7. Sarkaria commission appointed to review center-state relations has recommended that Article 356 should be used only as last resort. The state assembly should not be dissolved unless proclamation is approved by the parliament.
  8. Similarly Supreme Court in Bommai case held that state assembly may not be dissolved till proclamation is approved by the parliament.

FINANCIAL EMERGENCY

  • Financial emergency is provided under Article 360.
  • According to this article if the President is satisfied that the financial stability or credit of India or any of its parts is in danger, he may declare the state of financial emergency.
  • Similar to other two types of emergencies, even financial emergency need the approval of the parliament WITHIN TWO MONTHS otherwise the proclamation ceases to be operative.
  • Financial emergency can operate as long as the situation demands and then it can be revoked by a subsequent proclamation.

Effects of Financial emergency

  1. The central government may give directions to the state regarding the financial matters.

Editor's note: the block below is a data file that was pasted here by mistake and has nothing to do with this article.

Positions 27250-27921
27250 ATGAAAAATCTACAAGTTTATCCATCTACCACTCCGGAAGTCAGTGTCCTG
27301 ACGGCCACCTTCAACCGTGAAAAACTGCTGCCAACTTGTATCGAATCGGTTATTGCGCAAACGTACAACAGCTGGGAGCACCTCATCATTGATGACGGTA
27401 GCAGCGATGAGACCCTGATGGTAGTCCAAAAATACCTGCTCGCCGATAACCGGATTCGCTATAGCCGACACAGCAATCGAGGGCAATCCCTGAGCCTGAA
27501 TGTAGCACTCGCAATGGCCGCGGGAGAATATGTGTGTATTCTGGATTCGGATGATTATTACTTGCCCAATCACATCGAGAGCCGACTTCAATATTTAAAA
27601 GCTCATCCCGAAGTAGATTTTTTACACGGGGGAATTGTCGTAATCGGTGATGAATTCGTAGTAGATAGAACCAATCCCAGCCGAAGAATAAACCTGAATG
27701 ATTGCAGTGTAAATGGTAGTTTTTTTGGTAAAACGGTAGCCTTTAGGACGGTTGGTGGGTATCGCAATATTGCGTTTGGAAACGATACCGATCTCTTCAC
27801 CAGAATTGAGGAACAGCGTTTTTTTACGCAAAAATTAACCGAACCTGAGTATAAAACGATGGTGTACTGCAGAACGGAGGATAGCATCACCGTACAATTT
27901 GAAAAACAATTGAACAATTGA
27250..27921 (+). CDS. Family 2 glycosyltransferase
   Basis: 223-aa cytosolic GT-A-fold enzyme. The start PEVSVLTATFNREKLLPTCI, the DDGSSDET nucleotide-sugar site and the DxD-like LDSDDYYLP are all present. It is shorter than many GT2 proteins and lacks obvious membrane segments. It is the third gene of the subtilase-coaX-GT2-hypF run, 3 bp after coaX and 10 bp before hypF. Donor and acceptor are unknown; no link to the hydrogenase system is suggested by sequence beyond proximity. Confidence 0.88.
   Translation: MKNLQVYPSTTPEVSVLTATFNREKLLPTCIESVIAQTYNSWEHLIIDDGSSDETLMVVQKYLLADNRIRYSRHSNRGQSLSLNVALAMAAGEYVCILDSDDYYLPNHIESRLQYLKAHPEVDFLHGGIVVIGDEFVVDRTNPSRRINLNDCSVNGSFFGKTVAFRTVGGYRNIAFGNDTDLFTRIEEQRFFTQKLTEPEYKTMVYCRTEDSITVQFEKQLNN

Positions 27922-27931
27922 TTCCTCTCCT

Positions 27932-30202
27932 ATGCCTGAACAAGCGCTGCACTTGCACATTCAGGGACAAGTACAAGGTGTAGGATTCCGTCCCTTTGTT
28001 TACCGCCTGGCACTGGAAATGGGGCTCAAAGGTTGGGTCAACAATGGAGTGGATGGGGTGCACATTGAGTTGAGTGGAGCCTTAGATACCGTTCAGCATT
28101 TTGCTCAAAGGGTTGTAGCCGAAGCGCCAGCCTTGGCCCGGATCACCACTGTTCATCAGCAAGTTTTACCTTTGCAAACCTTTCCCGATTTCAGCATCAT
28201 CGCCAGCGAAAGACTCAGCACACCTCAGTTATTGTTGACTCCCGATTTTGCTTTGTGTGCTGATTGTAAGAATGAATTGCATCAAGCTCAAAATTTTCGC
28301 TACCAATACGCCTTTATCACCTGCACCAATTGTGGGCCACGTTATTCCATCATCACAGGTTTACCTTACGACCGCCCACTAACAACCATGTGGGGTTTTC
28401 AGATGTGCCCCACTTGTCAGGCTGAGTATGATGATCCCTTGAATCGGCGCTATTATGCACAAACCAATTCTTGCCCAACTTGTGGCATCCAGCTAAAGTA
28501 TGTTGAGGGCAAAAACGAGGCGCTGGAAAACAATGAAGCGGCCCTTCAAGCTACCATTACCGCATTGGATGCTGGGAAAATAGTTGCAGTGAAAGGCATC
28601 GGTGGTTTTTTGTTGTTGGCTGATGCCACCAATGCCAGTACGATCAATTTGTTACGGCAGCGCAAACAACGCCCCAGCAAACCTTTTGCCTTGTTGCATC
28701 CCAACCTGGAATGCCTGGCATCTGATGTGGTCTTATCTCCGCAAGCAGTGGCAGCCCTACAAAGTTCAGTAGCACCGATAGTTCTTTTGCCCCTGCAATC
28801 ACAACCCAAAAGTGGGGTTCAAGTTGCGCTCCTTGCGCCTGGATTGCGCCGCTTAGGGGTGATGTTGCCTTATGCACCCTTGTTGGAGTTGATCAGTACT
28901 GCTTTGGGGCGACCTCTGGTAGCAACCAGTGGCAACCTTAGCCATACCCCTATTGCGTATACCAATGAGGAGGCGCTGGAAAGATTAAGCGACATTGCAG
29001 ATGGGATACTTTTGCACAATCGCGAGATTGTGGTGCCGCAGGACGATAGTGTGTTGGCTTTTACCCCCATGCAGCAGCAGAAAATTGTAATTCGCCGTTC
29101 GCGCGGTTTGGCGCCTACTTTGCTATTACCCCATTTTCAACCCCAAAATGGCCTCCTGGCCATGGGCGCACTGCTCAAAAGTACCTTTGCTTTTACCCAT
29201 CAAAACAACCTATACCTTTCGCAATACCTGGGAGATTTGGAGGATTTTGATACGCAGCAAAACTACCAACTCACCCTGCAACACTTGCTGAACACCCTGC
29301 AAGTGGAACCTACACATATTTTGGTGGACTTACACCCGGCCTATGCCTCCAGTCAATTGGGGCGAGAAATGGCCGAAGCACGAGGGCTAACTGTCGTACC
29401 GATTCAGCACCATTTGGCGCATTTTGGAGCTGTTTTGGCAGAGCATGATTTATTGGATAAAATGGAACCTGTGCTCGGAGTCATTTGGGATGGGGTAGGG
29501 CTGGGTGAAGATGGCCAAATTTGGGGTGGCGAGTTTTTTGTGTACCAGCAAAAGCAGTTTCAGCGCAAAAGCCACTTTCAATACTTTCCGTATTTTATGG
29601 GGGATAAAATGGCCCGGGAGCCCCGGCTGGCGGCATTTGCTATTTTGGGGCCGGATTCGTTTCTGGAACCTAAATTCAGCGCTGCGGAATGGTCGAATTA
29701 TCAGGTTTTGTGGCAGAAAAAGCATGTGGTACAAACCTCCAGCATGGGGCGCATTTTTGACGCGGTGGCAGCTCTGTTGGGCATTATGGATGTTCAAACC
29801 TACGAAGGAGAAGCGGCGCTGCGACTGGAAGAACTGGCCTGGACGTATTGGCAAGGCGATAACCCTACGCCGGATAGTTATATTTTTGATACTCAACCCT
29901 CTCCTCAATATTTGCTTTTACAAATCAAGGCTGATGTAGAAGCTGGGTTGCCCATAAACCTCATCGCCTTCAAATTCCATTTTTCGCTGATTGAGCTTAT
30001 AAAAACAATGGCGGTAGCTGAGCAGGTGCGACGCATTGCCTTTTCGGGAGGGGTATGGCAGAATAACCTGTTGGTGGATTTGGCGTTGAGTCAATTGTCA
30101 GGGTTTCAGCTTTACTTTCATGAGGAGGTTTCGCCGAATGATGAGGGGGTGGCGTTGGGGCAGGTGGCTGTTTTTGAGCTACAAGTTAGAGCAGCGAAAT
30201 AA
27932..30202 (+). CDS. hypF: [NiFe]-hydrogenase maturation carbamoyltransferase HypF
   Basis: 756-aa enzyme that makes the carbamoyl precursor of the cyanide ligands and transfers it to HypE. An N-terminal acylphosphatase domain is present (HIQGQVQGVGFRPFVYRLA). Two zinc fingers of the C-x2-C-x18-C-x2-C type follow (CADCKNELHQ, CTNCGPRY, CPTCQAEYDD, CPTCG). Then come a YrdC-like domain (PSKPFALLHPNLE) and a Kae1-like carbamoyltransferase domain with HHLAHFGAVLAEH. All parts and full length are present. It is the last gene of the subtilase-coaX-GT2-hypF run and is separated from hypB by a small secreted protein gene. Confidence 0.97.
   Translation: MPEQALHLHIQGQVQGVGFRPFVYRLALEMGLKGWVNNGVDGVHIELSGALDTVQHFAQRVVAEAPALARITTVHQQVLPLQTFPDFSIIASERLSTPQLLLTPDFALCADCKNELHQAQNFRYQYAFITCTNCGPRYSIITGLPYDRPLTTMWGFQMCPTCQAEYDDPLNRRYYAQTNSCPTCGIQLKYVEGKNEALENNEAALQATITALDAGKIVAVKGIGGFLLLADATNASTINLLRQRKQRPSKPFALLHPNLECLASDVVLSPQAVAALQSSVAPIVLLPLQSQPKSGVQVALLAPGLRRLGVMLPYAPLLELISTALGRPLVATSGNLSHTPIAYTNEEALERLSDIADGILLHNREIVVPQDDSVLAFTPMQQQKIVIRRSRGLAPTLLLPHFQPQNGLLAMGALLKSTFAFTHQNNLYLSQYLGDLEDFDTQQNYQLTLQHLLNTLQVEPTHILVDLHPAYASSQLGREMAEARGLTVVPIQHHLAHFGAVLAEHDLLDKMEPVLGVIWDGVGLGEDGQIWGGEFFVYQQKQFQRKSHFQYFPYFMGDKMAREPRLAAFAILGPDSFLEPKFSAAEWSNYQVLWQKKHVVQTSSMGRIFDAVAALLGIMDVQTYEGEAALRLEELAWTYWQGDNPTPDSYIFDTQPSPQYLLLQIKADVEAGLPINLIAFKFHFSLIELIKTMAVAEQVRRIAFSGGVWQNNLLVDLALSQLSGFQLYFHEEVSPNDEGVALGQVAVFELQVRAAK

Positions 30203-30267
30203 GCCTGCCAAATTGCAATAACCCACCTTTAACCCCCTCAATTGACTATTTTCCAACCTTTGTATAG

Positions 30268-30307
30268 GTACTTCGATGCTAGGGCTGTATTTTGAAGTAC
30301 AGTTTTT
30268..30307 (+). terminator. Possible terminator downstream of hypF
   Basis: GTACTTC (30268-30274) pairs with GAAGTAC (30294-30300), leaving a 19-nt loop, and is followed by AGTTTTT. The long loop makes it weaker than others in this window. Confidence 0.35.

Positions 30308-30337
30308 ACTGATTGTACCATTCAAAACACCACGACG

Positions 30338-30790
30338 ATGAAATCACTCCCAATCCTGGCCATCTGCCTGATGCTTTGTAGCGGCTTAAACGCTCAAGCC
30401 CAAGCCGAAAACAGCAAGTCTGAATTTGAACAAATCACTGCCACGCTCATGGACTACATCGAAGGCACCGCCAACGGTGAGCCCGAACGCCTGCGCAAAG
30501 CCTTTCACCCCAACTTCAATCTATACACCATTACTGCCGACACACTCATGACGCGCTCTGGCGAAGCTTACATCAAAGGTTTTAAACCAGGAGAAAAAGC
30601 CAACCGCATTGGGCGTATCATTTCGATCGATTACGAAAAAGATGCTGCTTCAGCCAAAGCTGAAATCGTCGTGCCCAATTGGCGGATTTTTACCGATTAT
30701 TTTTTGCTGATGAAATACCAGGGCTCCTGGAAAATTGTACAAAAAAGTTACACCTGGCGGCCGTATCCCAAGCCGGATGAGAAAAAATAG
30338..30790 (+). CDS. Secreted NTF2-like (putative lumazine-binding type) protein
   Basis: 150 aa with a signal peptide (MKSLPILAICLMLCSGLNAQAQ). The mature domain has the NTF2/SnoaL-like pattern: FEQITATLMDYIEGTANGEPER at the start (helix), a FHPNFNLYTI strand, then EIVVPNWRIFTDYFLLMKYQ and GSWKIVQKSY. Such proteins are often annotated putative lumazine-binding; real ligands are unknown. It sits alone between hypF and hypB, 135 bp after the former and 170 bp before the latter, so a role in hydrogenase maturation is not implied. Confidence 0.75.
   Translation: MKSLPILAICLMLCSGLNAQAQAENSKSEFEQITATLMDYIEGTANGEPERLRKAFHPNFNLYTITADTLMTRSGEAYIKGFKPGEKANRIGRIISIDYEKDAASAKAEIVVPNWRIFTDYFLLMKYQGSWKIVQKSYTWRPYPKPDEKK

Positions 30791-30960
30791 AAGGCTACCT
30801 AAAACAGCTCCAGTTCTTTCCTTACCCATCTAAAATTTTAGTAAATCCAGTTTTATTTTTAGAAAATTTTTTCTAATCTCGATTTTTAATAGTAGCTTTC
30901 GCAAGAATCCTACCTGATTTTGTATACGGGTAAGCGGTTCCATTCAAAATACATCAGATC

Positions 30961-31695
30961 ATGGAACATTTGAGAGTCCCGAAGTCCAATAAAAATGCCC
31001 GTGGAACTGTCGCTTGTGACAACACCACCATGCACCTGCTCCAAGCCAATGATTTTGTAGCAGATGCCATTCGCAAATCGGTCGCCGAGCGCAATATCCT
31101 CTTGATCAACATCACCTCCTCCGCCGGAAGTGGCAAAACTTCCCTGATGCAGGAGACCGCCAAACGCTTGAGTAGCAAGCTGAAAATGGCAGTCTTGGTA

2. The president may ask to reduce the salaries and allowances of all or any class of persons in government services.
  3. The president may ask the state government to reserve all the money bills for the consideration of the parliament after they have been passed by the state legislature.
  4. The president may give directions for the reduction of salaries and allowances of the central government employees including Supreme Court and High Court Judges.

**It is important to note that Financial Emergency has not been proclaimed in our county so far. Though India has experienced financial crisis in 1991,